CDV OF C.S. GENERAL EDWARD W. GANTT IN CIVILIAN CLOTHES

$250.00

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Item Code: 1138-147

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This is a waist-up seated view of Gantt. He wears civilian clothes. Image is crisp with good contrast. Photographer’s backmark, E. & H.T. ANTHONY, New York.

Edward W. Gantt (17 March 1829 – 10 June 1874) was a Confederate Brigadier General. An ardent secessionist, Gantt was a delegate to the Southern Rights Convention in 1850 in Nashville. He became active in Democratic politics in Arkansas and was elected to the First Confederate Congress in 1861. On July 29, 1861, he was elected colonel of the 12th Arkansas Infantry, which he helped raise. He was stationed near Columbus, Kentucky. On December 5, 1861, he took command of a brigade of two Arkansas regiments at Fort Thompson near New Madrid, Missouri. In early 1862, General P. G. T. Beauregard appointed Gantt an acting brigadier general. The Union Army of General John Pope attacked Fort Thompson on March 13, 1862. Gantt and his command fled across the Mississippi River and eventually surrendered on April 7, 1862 near Tiptonville, Tennessee. As a prisoner, Gantt was exchanged in August of 1862 and returned to Arkansas. Confederate leaders were reluctant to assign him to further duty because of rumors about his drinking and womanizing. Dissatisfied with his inability to secure a command, in the fall of 1863, Gantt became a Union sympathizer. He fled to Union lines and appealed to his fellow Southerners to lay down their arms. His appeals were regarded by Southerners as those of a traitor.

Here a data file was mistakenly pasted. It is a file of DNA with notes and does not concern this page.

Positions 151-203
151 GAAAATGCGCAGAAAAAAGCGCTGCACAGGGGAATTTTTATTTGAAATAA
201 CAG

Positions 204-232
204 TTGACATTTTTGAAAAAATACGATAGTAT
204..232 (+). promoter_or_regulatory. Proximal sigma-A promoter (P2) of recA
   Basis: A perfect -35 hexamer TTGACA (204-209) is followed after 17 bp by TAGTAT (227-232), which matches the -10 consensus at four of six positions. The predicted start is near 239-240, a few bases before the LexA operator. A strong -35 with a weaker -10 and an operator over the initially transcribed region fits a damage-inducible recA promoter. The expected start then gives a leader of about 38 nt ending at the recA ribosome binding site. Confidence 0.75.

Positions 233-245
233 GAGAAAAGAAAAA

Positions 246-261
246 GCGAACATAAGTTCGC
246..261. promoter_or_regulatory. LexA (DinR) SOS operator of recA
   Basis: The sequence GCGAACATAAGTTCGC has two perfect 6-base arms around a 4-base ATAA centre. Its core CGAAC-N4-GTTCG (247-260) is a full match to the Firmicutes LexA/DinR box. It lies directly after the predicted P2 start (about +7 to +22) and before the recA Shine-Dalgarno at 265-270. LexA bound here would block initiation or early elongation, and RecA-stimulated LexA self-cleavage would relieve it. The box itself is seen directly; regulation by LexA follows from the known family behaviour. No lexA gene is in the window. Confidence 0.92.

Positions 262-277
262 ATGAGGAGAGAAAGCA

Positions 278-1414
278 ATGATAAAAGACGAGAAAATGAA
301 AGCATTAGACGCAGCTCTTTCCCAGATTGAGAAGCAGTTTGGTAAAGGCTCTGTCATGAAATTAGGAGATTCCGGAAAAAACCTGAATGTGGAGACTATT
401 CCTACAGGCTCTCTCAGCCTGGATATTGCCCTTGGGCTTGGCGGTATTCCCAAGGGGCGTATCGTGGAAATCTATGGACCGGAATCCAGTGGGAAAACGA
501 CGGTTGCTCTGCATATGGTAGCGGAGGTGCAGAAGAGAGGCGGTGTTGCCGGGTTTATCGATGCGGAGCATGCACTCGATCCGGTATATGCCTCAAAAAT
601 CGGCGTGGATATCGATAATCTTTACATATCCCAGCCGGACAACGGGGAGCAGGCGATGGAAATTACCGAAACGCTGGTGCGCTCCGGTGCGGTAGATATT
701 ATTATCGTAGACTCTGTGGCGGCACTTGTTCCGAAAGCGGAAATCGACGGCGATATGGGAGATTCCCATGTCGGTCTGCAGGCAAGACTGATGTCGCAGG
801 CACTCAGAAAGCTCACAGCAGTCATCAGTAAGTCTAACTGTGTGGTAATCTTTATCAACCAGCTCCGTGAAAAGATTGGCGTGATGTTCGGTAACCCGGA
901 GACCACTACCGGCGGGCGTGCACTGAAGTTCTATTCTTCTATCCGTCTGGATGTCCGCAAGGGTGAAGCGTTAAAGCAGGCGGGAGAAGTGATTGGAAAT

Gantt moved to Little Rock (Pulaski County) in 1866 and became prosecuting attorney in 1868, pushing Radical Reconstruction. Throughout 1867 and 1868, he supported Union Clubs, which backed Republican Ulysses S. Grant for the presidency in 1868. Opposed by many unreconstructed Confederates, Gantt faced constant death threats and at times carried seven guns. Two Little Rock businessmen who opposed his radicalism severely beat him in 1869.

The strain and violence of Radical Reconstruction forced him to resign as prosecutor in 1870. Needing a respite, he turned his attention to codifying the laws of Arkansas in 1873. On June 10, 1874, Gantt suffered a heart attack and died. He is buried in Tulip (Dallas County).  [jet] [ph:L]

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